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As GIT's Hi-Flow Sampler continues to demonstrate opportunities for cost-effective leak quantification, another powerful leak-detection technology is emerging. This cutting edge technology has the ability to substantially reduce the time required to identify leaking components and assist in recovering lost product. 

GTI has teamed with Pacific Advanced Technology (PAT) to adapt the Image Multi-Spectral Sensing (IMSS) technology, born from U.S. Department of Defense (DoD) applications, toward a myriad of environmental remote sensing applications. IMSS represents the next generation of remote sensing technology, and could help the gas industry save tens of millions of dollars each year and provide compressor and gas processing facilities a cost-effective solution to managing their greenhouse gas emissions.

The GTI/PAT project team is working on the development of a small, durable, light weight, hand held imaging spectrometer with an imbedded image and data processor for real-time processing of spectral images. The initial prototype camera is intended for application to methane leak detection. However, the camera is capable of displaying an image of a plume or leak from the spectral region of interest corresponding to any individual chemical species from PAT's vast library of image data. The adaptability of the IMSS technology will be evaluated to determine the feasibility of application to detect an array of chemical species at various concentrations. The camera will be developed to allow an operator the ability to easily tune the camera to collect single or multiple chemical species data.

The IMSS technology is designed with all the dispersive and optical power in a single lens. The only moving part is a lead screw that drives the lens along the optical axis to scan the breadth of wavelengths in the infrared region. This technology has proven through the DoD program to be very robust and has been field tested for hundreds of hours in all kinds of weather condition without a single failure. Because the system uses only a single lens it can be made small and lightweight for man portable and airborne applications. The technology can monitor released gases from complex point sources or area sources, including tanks, pipes, valves and vents. The camera performance for speciation and emissions quantification from typical exhaust stacks and flares will also be assessed. A key advantage of IMSS is that it does not need an artificial light source, such as a laser. It relies on the unique infrared spectral signature from each compound(s) of interest.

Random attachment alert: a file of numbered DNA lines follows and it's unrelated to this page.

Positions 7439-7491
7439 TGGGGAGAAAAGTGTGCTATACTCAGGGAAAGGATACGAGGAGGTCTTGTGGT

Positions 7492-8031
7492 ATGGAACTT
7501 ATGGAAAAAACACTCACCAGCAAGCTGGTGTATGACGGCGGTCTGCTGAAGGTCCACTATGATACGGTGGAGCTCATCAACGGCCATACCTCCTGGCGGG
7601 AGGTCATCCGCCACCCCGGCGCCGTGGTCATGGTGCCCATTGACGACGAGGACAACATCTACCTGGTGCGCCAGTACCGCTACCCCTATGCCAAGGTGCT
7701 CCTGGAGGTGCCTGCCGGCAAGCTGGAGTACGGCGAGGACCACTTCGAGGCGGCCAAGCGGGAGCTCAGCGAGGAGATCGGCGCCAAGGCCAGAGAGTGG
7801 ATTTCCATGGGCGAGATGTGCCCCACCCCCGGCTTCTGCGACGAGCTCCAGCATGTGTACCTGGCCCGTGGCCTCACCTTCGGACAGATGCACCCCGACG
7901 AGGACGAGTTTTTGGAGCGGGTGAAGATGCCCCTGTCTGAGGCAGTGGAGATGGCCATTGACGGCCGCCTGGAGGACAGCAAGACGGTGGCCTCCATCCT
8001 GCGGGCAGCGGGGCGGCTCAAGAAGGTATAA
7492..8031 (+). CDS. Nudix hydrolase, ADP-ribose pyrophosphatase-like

Using a portable, hand-held imaging camera, this technology has demonstrated the capability to simultaneously detect multiple fugitive leaks from valves, flanges, open ended lines, sight glass, engine and compressor crankcase vents, process stacks etc. Similar to a conventional camcorder, the IMSS technology can be employed to screen components that were previously considered elevated or inaccessible. From preliminary field demonstration tests, IMSS was able to image methane leaks from buried underground piping highlighting the great promise for applications within the pipeline industry.

In a recent test conducted by PAT, IMSS far exceeded the goal of detecting and measuring methane leaks as small as 1 cubic foot per minute (cfm). In fact, it successfully imaged leaks as small as 0.01 cfm in ambient conditions, using either a building or the sky as background. Imaging leaks with a sky background is especially important, since a reflecting background is not required as in conventional laser based instruments.

In addition, the IMSS device successfully imaged a methane leak, which had migrated to the surface from a quarter-inch tube buried 12 inches underground. This indicates that IMSS may provide a low-cost tool for detecting leaks from the more than one million miles of underground pipeline in the natural gas production, distribution and transmission systems in the United States.

"IMSS technology holds great promise for significantly reducing fugitive losses and greenhouse gas emissions. This technology will also prove valuable in a myriad of environmental applications, and this project is intended to develop the methane leak detection camera, while investigating its feasibility for applications to other emissions and source types", says Jeffrey A. Panek, GTI Principal Project Manager, Air Quality.

"The gas industry stands to gain significant savings through lower labor cost and recovered product. In addition, the imaging instrument could help identify leaks and reduce emissions in other industries, such as petrochemicals and power generation."

GTI is now working with PAT on steps toward commercializing the technology.

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